by Carol Andrews

 My obsession with germs began when I was in the 10th grade and my biology class performed an experiment using samples taken from the gymnasium showers and locker rooms. When we viewed the bacteria from those samples under a microscope, I found the slides strangely fascinating and intensely revolting at the same time. Disinfectants became my best friends.

Soon after that experiment, I learned that until the end of the 19th century, the theory that germs cause disease was not widely accepted. Thorough hand washing was not valued by physicians. Consequently, diseases were often carried by physicians from ill to healthy patients, and from the autopsy table to the bedside. Knowing this, when I first heard stories about eccentric billionaire Howard Hughes, who carried around a bar of soap and wore tissue boxes on his feet, I felt some affinity with the recluse. Of course, the more I heard, the more I realized that Hughes was obsessed way beyond reason; and I was not about to trade in my pumps for tissue boxes.

By the time you read this column, I will have attended the American Society for Microbiology meeting in Atlanta. This year, as in past years, I am sure that more than one speaker will mention the importance of hand washing in preventing infections from pathogenic organisms. Health care-acquired infections are a leading cause of death in the United States, and there are numerous reports of new pathogens that are threatening to spread from jails and hospitals into general populations. Be sure to take a look at our Tech Focus section, which begins on page 39. This month, we feature infectious disease-related products used in the clinical lab.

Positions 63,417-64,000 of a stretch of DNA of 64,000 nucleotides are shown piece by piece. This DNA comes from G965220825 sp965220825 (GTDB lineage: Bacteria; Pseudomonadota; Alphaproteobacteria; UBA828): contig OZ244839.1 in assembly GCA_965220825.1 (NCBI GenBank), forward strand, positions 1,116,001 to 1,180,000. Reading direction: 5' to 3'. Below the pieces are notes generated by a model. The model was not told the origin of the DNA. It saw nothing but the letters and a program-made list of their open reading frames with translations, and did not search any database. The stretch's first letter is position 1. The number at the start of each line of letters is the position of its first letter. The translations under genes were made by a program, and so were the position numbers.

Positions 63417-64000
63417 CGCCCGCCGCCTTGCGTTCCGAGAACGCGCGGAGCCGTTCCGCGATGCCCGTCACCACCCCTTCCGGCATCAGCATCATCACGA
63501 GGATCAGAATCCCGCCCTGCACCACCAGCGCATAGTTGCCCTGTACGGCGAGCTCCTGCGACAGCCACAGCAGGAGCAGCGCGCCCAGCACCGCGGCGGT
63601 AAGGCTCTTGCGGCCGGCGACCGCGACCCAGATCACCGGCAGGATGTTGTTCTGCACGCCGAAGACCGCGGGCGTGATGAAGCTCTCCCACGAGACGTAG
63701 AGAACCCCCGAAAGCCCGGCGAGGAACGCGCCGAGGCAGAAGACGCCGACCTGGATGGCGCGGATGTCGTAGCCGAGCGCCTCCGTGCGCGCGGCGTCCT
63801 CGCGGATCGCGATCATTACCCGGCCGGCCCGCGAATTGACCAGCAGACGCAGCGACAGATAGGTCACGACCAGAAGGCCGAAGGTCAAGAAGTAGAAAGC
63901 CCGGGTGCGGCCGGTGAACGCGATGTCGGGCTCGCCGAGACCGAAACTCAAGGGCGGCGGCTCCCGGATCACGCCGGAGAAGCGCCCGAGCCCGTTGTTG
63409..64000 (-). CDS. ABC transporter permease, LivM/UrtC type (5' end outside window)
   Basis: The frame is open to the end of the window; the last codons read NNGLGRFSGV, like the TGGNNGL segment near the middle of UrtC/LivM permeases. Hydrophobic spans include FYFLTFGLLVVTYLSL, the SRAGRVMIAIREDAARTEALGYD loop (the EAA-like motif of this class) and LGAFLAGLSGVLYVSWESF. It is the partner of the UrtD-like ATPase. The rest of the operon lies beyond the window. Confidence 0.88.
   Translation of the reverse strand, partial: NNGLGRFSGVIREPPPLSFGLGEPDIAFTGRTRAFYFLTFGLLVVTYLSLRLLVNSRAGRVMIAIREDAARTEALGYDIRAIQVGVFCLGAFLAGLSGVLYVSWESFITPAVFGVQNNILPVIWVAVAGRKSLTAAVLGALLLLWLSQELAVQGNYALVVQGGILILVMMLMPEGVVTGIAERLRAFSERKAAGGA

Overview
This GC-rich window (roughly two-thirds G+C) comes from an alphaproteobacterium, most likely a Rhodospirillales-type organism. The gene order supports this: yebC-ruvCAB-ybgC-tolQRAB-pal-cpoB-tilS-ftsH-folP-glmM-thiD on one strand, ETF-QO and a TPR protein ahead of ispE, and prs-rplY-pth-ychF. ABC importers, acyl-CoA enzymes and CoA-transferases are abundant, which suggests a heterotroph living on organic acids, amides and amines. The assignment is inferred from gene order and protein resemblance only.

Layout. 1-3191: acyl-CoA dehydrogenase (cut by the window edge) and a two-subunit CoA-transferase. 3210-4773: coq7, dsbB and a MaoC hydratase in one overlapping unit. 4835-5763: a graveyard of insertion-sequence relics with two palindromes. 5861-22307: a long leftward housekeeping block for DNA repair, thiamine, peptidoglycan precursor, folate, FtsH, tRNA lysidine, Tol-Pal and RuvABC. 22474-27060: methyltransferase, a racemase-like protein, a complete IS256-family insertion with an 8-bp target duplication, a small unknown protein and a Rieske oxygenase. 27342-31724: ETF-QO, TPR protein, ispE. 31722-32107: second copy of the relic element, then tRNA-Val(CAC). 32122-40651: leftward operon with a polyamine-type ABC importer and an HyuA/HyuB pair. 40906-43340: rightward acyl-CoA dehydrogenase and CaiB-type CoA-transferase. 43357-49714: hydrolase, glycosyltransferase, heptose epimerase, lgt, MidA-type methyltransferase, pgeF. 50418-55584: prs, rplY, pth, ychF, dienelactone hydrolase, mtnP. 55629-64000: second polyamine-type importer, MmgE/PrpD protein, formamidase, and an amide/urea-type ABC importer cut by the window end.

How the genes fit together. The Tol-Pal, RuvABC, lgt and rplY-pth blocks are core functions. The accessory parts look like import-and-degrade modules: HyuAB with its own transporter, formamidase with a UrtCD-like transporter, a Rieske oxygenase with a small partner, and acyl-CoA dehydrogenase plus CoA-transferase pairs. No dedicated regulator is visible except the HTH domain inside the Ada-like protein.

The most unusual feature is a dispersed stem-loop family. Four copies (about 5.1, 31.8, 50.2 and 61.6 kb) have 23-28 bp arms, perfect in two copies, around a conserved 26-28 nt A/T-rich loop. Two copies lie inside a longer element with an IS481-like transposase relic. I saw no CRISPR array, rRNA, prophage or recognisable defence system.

Speaking of industry meetings, I attended The Dark Report’s Executive War College meeting in New Orleans last month. This meeting was informative, stimulating, and well-organized. For 2 days, I was a kid in the candy shop as I selected sessions to attend. The program included many discussions about molecular diagnostics and lab innovations, and several case studies wherein presenters shared their successes. The meeting, which also provided an excellent opportunity for networking, is geared to anyone involved in laboratory medicine: lab managers, pathologists, and administrators. If you’ve never attended this meeting, consider adding it to your schedule for next year: May 8–11, 2006, Astor Crowne Plaza Hotel, New Orleans. For more information visit

Until next month . . . .

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Carol Andrews
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